Controversy Over PSA Screening

PSA Screening | Pacific UrologyBy Stephen Taylor, MD

Urologists have been advocating PSA screening for prostate cancer for more than 20 years. Prostate cancer is the most common cancer in men and the second leading cause of cancer deaths in men, behind lung cancer. In its earliest – curable – stages, prostate cancer is usually completely without symptoms and can only be detected by PSA and occasionally by digital rectal exam.

PSA stands for Prostate Specific Antigen and is a simple non-fasting blood test. PSA is defined by both benign and malignant prostate cells, so all by itself, it does not signal prostate cancer. An elevated PSA blood test can be indicative of prostate cancer, an enlarged benign prostate gland, a prostate infection and other source causes.  An elevated PSA will usually result in a referral to a urologist who will determine the cause of the abnormal test. A digital rectal exam, prostate ultrasound exam, prostate MRI and a prostate biopsy are often necessary to establish the cause and determine whether prostate cancer us present (or if the elevated levels came from another benign cause).

The U.S. Preventative Health Services Task Force has given PSA screening a “D” recommendation based on a single, very flawed study. In the longitudinal study conducted over 10 years, researchers compared men who were assigned to a screening group (of which only 80 percent participated in the screening) versus a group assigned to non-screening (of which 60 percent voluntarily went for screening). They discovered that after 10 years, there was very little decrease in the death rate from “organized” screening.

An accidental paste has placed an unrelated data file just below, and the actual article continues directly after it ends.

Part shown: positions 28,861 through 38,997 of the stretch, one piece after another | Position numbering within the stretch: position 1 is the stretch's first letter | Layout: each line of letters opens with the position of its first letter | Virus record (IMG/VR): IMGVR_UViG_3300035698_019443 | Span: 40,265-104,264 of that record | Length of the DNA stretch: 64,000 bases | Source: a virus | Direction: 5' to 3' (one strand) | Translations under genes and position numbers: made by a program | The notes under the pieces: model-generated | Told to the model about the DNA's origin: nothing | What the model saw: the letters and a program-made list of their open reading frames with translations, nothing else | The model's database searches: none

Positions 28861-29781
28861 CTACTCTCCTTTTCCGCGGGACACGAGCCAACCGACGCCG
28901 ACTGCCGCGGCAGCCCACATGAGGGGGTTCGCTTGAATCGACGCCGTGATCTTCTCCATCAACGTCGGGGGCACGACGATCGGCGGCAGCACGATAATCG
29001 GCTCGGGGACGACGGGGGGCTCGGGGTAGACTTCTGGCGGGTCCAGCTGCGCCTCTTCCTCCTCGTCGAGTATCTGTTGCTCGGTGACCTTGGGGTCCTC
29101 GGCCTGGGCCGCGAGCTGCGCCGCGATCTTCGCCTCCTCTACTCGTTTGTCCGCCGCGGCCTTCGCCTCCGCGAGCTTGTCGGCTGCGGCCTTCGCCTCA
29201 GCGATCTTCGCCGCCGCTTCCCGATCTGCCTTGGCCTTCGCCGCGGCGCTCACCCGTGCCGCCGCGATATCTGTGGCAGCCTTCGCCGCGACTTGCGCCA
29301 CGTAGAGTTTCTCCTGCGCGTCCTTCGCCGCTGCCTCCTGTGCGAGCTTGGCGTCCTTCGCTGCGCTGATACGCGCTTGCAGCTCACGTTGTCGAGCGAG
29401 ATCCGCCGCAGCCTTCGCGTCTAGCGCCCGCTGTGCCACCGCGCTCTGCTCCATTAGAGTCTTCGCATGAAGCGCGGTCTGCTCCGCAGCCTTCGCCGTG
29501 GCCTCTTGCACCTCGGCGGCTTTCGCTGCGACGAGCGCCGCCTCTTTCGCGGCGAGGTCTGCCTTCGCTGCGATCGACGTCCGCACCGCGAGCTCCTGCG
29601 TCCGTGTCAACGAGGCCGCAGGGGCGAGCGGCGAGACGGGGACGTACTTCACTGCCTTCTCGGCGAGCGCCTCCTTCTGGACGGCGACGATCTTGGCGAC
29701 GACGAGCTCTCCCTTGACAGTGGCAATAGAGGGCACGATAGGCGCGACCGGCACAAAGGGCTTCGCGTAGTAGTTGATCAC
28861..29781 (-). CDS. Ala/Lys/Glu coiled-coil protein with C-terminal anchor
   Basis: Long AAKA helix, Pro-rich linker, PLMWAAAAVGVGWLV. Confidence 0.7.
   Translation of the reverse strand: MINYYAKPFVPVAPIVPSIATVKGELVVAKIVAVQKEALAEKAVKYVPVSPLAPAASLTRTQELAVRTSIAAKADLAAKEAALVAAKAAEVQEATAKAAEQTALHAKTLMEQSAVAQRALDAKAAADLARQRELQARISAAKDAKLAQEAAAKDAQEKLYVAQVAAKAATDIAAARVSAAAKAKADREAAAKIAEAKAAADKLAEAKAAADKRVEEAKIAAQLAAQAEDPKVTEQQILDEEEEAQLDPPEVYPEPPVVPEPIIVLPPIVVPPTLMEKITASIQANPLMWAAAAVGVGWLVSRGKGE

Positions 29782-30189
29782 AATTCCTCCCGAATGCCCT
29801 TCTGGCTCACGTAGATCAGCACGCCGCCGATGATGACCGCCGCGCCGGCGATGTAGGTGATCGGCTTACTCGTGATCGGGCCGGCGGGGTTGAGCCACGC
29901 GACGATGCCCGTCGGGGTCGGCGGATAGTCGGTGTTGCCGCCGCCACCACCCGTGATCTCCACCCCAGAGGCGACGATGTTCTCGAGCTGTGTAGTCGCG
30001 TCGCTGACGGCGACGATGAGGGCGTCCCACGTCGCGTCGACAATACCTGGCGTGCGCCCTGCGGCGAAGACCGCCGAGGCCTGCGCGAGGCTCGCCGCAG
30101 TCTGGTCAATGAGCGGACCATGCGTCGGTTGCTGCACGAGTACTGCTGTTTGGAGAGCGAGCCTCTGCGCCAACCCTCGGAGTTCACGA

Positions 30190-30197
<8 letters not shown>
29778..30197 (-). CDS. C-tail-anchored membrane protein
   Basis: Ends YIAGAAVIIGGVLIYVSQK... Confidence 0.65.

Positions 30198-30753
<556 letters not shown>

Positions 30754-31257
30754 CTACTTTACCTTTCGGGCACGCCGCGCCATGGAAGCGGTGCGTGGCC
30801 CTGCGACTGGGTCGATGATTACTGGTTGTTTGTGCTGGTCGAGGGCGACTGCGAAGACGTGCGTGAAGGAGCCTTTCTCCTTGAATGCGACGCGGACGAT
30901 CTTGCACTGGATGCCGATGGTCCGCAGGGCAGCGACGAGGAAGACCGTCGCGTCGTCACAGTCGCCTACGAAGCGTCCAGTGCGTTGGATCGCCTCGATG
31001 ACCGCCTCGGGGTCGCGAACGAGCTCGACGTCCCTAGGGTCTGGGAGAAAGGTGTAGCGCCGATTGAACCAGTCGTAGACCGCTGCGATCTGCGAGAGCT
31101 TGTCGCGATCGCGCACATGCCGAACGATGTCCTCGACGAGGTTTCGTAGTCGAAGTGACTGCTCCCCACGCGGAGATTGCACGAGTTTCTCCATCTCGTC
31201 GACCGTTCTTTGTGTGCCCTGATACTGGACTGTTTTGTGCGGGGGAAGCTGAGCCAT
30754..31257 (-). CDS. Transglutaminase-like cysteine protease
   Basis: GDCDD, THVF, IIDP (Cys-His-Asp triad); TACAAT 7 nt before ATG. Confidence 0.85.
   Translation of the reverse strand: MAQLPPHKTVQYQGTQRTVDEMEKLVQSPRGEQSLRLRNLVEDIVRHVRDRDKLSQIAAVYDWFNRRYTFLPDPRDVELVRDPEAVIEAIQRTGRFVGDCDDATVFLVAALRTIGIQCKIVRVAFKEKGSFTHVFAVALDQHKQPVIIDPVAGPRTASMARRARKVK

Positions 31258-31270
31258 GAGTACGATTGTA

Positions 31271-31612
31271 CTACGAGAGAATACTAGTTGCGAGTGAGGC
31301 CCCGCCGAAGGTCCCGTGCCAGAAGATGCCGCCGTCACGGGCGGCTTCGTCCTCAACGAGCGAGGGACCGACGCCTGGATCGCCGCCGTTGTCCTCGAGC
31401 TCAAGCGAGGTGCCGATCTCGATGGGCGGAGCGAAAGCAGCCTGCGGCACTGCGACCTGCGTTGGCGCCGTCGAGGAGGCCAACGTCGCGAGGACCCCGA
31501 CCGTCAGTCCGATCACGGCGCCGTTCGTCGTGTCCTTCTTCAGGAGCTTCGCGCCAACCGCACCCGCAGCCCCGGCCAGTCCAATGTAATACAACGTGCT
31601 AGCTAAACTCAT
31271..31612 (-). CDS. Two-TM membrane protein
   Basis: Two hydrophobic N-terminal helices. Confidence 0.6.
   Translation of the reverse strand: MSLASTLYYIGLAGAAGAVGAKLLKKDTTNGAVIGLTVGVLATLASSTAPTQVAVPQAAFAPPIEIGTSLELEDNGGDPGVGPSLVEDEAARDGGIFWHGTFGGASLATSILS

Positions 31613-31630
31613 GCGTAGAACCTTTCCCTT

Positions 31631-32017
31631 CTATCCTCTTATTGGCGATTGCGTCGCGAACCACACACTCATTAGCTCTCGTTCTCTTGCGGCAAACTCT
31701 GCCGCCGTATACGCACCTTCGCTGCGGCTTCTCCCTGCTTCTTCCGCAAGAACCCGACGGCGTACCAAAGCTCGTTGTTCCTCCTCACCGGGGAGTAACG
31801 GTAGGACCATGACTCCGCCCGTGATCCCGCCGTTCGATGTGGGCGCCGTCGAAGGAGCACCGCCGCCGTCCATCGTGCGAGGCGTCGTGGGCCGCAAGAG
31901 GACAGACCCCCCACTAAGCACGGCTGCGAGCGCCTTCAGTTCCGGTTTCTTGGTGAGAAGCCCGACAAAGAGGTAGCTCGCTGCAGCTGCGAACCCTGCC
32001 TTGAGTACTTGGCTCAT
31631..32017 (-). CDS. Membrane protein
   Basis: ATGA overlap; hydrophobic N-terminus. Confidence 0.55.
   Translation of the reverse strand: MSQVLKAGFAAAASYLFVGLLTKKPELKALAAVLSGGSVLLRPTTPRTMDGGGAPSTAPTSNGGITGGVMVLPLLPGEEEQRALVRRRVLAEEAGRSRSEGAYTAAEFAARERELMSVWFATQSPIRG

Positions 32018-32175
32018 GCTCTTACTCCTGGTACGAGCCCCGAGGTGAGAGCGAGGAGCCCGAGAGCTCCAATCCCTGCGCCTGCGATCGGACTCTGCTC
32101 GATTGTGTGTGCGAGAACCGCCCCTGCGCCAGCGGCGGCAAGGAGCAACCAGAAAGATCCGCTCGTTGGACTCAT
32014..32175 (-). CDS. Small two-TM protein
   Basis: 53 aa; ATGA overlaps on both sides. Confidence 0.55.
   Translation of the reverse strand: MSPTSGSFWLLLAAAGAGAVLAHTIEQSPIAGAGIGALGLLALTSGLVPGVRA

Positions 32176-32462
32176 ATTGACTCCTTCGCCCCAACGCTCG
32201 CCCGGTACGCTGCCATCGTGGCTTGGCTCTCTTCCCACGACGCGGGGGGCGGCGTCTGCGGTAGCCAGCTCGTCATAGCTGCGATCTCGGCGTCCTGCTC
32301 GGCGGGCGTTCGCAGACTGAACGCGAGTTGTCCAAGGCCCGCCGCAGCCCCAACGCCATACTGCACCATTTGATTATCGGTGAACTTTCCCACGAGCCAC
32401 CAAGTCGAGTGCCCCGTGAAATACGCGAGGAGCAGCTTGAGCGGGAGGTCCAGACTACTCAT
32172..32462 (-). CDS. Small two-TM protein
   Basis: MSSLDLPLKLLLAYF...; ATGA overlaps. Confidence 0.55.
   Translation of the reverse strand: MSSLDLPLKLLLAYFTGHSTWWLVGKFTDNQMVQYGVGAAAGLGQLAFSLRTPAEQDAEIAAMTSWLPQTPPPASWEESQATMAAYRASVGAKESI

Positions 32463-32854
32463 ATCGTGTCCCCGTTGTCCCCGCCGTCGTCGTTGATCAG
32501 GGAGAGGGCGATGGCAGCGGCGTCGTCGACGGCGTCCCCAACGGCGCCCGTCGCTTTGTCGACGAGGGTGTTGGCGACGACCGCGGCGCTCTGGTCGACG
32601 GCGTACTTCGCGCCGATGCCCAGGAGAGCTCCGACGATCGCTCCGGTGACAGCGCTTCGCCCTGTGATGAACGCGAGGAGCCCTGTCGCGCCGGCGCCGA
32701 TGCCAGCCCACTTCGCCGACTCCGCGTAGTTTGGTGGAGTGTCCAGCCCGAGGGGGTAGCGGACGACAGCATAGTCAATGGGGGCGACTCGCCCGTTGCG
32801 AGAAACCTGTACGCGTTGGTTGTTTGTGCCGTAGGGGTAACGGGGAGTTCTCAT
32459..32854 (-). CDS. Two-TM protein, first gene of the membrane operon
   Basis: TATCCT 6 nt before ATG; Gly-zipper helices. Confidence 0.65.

Prostate cancers typically grow very slowly, and do not cause death for 10 to 20 years. So the 10 year “cut off” was far too short to show a significant decrease in prostate cancer mortality. Moreover, many men who were detected “late” (because of a delay in diagnosis if they were not screened) were caught at incurable stages: alive at 10 years, but suffering the effects of advanced prostate cancer or its treatment.

In the pre-PSA era, 90 percent of prostate cancers were detected at incurable stages. In the PSA era, 90 percent of prostate cancers are detected at curable stages. We know that some prostate cancers grow so slowly that they do not require treatment in men with less than a 10 year life expectancy. These men are usually placed on “active surveillance” where they are monitored for life threatening progression. Young men with over 20 years of life expectancy are offered treatment with curative intent: either total removal of the cancerous gland (robotic radical prostatectomy) or radiation therapy (image-guided radiation therapy).

These new ultramodern treatments both offer very high success rates and very few side effects.  The American Urologic Association’s recommendation is that men should discuss with their urologist whether or not each individual patient is a good candidate for PSA screening based on their life expectancy, family history, co-morbidities (diabetes, kidney failure, severe coronary artery disease, previous stroke, etc.). We believe healthy men should have a baseline PSA when they turn 40, then at intervals ranging from 1-10 years based on the initial value.

Dr. Taylor on KBAY: the PSA Test